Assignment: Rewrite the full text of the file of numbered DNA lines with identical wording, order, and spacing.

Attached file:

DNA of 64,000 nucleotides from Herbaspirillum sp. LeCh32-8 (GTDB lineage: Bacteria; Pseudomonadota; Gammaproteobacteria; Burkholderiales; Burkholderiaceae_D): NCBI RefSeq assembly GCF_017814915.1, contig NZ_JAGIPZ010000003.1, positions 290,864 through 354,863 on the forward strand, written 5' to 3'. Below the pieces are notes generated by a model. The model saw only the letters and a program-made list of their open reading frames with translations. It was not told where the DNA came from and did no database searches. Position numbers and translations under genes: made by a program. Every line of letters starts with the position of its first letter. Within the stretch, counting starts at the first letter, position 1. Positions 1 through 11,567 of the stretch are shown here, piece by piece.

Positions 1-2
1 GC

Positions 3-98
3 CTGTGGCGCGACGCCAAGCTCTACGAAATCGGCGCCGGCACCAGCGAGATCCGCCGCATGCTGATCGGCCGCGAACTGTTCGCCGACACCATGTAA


DNA of 64,000 nucleotides from Herbaspirillum sp. LeCh32-8 (GTDB lineage: Bacteria; Pseudomonadota; Gammaproteobacteria; Burkholderiales; Burkholderiaceae_D): NCBI RefSeq assembly GCF_017814915.1, contig NZ_JAGIPZ010000003.1, positions 290,864 through 354,863 on the forward strand, written 5' to 3'. Below the pieces are notes generated by a model. The model saw only the letters and a program-made list of their open reading frames with translations. It was not told where the DNA came from and did no database searches. Position numbers and translations under genes: made by a program. Every line of letters starts with the position of its first letter. Within the stretch, counting starts at the first letter, position 1. Positions 1 through 11,567 of the stretch are shown here, piece by piece.

Positions 1-2
1 GC

Positions 3-98
3 CTGTGGCGCGACGCCAAGCTCTACGAAATCGGCGCCGGCACCAGCGAGATCCGCCGCATGCTGATCGGCCGCGAACTGTTCGCCGACACCATGTAA